Pope Francis said on Tuesday that missionaries are the "heroes of evangelism".
Speaking at morning Mass in Rome, the Pope praised Christians who had given up everything to share their faith. "I'm thinking of them in their last moment on earth, far from their homeland, their families and their loves ones, who said: 'What I did was worth it!"
Comparing them to the apostle Paul, Francis added: "I think it is only right that we give thanks to the Lord for their testimony. It's right that we rejoice for having these missionaries who are true witnesses... They were martyrs who offered up their lives for the Gospel. These missionaries are our glory! The glory of our Church!"
Here are six Christian missionaries who gave up everything for Christ.
Jim Elliot was among a group of US missionaries who felt called to share Christ's teaching with the Waodani tribe in Ecuador in the 1950s. At the time, the Waodani were one of the most violent known people groups on earth, who regularly practised homicide and fiercely defended their territory against those wishing to exploit the rich Amazonian land.
Elliot and his fellow missionaries initiated contact with the tribe after being taught some of their language; first by dropping gifts down from a plane and later establishing a camp not far from the Waodani settlement.
In January 1956, however, the five men were killed by members of the tribe as they approached them in person for the first time with the hopes of sharing the gospel.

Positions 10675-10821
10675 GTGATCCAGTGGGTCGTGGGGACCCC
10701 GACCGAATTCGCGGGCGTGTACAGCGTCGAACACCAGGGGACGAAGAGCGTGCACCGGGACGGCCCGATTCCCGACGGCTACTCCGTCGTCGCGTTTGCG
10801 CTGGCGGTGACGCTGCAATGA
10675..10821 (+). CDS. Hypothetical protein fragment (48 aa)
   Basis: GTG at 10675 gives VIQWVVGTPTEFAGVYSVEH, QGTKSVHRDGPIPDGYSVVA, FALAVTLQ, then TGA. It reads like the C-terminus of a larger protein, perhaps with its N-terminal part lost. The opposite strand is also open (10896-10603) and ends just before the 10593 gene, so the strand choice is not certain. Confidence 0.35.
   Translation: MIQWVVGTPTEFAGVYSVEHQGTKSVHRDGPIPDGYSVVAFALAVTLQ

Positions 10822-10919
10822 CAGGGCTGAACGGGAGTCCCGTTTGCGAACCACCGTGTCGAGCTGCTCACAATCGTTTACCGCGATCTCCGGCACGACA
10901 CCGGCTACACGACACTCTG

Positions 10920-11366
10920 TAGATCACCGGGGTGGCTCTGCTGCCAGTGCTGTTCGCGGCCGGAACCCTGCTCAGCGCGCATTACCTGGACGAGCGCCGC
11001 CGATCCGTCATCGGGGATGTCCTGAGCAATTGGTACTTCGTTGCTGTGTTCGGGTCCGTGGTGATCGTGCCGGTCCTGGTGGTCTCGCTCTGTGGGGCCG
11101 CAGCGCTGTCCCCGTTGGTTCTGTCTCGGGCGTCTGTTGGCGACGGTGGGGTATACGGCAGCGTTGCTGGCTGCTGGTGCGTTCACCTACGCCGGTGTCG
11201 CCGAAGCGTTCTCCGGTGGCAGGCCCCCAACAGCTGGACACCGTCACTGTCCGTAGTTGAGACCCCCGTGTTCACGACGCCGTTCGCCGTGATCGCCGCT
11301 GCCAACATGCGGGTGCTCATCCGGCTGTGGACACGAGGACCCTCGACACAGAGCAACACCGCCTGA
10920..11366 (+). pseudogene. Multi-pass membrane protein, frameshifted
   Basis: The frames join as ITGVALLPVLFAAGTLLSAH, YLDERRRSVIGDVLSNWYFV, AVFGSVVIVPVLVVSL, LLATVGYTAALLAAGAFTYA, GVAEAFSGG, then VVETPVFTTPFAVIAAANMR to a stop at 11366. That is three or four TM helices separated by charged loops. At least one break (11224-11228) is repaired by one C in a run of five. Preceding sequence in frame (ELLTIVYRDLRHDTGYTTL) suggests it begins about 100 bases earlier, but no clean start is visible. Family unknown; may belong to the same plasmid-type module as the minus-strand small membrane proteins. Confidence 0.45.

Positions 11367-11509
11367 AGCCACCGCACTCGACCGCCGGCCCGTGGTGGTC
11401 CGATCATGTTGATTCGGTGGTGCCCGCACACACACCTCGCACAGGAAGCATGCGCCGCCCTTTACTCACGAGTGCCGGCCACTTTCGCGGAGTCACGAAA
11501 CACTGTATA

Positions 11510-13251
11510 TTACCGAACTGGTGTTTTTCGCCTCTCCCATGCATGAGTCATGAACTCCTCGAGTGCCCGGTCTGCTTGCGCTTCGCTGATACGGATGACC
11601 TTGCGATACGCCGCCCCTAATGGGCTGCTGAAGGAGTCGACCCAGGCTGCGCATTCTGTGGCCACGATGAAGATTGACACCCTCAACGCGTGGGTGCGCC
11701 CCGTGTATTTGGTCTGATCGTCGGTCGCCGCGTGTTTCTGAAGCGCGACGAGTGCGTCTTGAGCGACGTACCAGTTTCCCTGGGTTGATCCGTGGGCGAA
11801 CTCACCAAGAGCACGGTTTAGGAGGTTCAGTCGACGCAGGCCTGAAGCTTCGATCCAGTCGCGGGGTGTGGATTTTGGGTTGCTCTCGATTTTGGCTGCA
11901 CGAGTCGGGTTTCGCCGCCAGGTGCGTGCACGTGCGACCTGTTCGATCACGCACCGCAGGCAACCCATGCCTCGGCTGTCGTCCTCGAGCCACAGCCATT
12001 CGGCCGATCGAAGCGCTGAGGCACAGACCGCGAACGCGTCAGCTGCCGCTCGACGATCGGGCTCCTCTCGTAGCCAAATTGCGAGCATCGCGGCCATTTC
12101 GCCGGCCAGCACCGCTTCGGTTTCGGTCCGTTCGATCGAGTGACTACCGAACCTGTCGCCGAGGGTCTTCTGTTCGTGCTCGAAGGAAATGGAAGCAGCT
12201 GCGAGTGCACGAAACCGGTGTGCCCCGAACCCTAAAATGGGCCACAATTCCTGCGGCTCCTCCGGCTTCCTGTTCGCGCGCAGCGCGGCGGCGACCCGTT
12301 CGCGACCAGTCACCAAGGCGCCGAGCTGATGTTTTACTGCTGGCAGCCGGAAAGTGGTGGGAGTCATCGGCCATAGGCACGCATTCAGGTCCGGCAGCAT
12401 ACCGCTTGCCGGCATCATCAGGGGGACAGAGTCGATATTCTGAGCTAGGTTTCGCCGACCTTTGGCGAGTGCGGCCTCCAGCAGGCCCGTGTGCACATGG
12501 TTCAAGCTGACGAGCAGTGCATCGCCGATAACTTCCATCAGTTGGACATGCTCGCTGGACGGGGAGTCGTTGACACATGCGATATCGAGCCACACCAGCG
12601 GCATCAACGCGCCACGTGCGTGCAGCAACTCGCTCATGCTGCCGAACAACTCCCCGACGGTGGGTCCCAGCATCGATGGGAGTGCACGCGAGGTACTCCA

The story generated worldwide news coverage, and Elliot's wife, Elisabeth, has since written a bestselling book entitled 'Through the Gates of Splendor' about her husband's journey. Jim's journal, which famously features the quote "He is no fool who gives up what he cannot keep to gain that which he cannot lose", has also been read by thousands of believers around the world.
Amazingly, Elisabeth and the sister of another of the missionaries, Rachel, were introduced to the Waodani just two years after their murder, and were invited to live among the tribe. Many of them came to faith.
Trained as a shoemaker, William Carey became known as the 'father of modern missions' for his missionary work in India. The story goes that in 1787, he suggested that all Christians had a duty to share the gospel around the world, after which he was told: "Young man, sit down. When God pleases to convert the heathen, he will do it without your aid and mine."
Undeterred, however, he founded the Baptist Missionary Society five years later in 1792, preaching a message during which he said one of his most famous quotes: "Expect great things from God; attempt great things for God".
The next year, he travelled to India with his family, but his struggles continued. He saw no conversions for seven years, his son Peter died of dysentery and his wife's mental health deteriorated rapidly. "This is indeed the valley of the shadow of death to me," Carey wrote at the time. "But I rejoice that I am here notwithstanding; and God is here."
But in 1800, he baptised his first convert to Christianity, and over more than 20 years went on to translate the Bible into dozens of major Indian languages and dialects. He also founded Serampore College to train local ministers.
A Cornish missionary and explorer, George Grenfell served as a Baptist missionary in Cameroon in the late 1800s.
He was assigned to Cameroon by Carey's Baptist Missionary Society in 1874, and three years later his wife, Mary, died – just 11 months after they'd married. He later transferred to the Congo, and explored the Congo river with Thomas Comber, finding locations for mission stations. He resigned from BMS when it emerged that his Jamaican housekeeper was pregnant with his child. He married her, and was later re-engaged by the society. He is considered to have laid the foundation for Christian witness in tropical Africa.